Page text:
Verdure: Bermudagrass triangle

How do you selectively remove one warm-season grass species from another?


Warm-season turfgrass being watered by a sprinkler

Common bermudagrass (Cynodon dactylon) is a warm-season grass but is considered an invasive weed and unwanted guest in a desired stand of seashore paspalum (Paspalum vaginatum), which incidentally is also a warm-season grass. Bermudagrass infestation or encroachment into seashore paspalum is common since both species grow and thrive in similar environments and are maintained under similar conditions. So, how do you selectively remove one warm-season grass species from another warm-season grass species?

First let’s take a historical look at how herbicides might help answer this question. The ability to selectively control broadleaf weeds in turfgrass lawns was first documented in 1944 with the herbicide 2,4-dichlorophenoxyacetic acid (2,4-D). The 2,4-D chemical composition causes severe injury to broadleaf weeds, but turfgrasses are not affected. Controlling broadleaf weeds in grasses is one thing, but controlling grassy weeds without injury to the desired grass species is another. Then in the 1980s, fenoxaprop-p-ethyl was first used to control grassy weeds in barley and wheat, both grass crops. In the early 1990s, it became one of the first herbicides labeled for selective postemergence control of crabgrass (Digitaria sp.) in turfgrass. Also in the 1990s, postemergence applications of ethofumesate + atrazine (tank-mix) was first used to control common bermudagrass in St. Augustinegrass (Stenotaphrum secundatum) sod in Florida.

Back to the question of removing common bermudagrass from seashore paspalum. Research was conducted on a golf course on Oahu in Hawaii. The purpose of this field study was to evaluate herbicides for their potential to control or suppress common bermudagrass without damaging the seashore paspalum. The test site was a putting green consisting of Salam seashore paspalum and a population of unwanted common bermudagrass. The putting green was maintained on a native silty clay root zone and topdressed regularly with sand.

The herbicide active ingredients of ethofumesate, mesotrione, metribuzin and topramezone were evaluated in various tank mixtures for their potential to control the common bermudagrass and for their ability to cause any injury to the seashore paspalum.  Commercial product label application rates were used. Individual plot size was 3 feet × 15 feet (0.9 meters × 4.6 meters) with a 1-foot (0.3-meter) buffer between all plots, and treatments were applied through an air induction nozzle from a CO2-powered backpack sprayer in 44-gallon water-carrier per acre (412 liters per hectare). All treatments were arranged in four replications within the experimental design. The study was conducted in 2017 as two separate trials within the same test site. In the first trial, herbicide treatments were applied on Feb. 14, with a second series of treatments applied five weeks later on March 23. In the second trial, treatments were applied on March 7, and a second series of applications five weeks later on April 20.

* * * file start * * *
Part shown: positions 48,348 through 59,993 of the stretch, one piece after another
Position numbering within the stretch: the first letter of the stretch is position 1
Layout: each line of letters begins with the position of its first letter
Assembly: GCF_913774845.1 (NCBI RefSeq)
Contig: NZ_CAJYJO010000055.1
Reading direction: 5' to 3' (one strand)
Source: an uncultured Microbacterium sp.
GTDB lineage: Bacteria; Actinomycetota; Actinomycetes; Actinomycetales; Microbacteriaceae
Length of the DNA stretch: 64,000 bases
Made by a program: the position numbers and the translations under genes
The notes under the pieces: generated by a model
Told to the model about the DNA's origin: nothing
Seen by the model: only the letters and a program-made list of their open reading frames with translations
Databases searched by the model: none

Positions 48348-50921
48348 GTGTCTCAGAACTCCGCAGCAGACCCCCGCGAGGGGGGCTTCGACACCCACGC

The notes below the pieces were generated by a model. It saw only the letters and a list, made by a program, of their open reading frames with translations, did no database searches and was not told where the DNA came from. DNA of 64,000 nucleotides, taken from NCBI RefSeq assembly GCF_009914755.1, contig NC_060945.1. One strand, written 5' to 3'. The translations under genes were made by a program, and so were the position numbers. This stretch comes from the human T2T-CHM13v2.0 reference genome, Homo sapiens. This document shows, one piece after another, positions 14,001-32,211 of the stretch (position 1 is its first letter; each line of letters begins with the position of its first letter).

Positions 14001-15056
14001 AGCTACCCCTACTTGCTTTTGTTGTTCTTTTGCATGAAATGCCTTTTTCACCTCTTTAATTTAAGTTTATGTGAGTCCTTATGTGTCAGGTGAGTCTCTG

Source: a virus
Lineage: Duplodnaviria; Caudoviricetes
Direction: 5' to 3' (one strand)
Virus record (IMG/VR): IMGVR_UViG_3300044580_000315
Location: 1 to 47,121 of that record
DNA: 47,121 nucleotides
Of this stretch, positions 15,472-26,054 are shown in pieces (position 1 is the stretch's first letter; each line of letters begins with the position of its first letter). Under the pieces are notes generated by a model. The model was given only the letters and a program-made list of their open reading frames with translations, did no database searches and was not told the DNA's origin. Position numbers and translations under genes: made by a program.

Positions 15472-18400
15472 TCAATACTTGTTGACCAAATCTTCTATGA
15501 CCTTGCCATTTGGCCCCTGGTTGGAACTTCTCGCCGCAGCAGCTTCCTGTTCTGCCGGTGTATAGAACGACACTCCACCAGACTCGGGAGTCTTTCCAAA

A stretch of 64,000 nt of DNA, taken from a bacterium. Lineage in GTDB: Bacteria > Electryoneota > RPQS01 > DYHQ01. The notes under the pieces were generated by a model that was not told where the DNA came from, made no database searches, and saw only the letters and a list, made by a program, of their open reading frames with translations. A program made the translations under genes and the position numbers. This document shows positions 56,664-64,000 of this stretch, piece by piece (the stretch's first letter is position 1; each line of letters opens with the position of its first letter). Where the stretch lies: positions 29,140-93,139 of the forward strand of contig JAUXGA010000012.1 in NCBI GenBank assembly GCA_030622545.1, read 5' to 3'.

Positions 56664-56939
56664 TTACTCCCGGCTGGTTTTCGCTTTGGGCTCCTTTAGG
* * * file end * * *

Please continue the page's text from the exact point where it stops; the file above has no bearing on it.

The best bermudagrass injury was observed from treatments of topramezone + metribuzin + ethofumesate (with another ethofumesate application two weeks later), topramezone + metribuzin + ethofumesate, or ethofumesate (with mesotrione + mestribuzin + ethofumesate two weeks later). However, three weeks after the second series of treatment applications, the bermudagrass was recovering and thus indicates a need for continuing to re-apply those herbicide treatments.

What about the seashore paspalum? All herbicide treatments caused a minimal loss of green color; however, the seashore paspalum’s visual color was considered acceptable. Also of note, the foliar bleaching associated with applications of mesotrione or topramezone was reduced with the tank-mix addition of metribuzin and/or ethofumesate.

Overall, selectively removing or controlling or suppressing the growth of one warm-season grass (common bermudagrass) from within the population of another warm-season grass (seashore paspalum) is not easily or automatically achieved with herbicides. This research demonstrated that herbicides repeatedly applied over time can be helpful with weakening the bermudagrass with minimal-to-acceptable injury to the desired seashore paspalum. A herbicide program along with optimum cultural practices to promote healthy turf would be the best long-term strategy to keep common bermudagrass from “taking-over” and thus ensure that seashore paspalum is the right warm-season grass to thrive and dominate the site.

Source: Lindsey, A.J., J. DeFrank and Z. Cheng. 2020. Bermudagrass suppression and goosegrass control in seashore paspalum turf. Journal of Applied Horticulture 22(2):92-96 (

Mike Fidanza, Ph.D., is a professor of plant and soil science in the Division of Science, Berks Campus, at Pennsylvania State University in Reading, Pa. He is a 22-year member of GCSAA.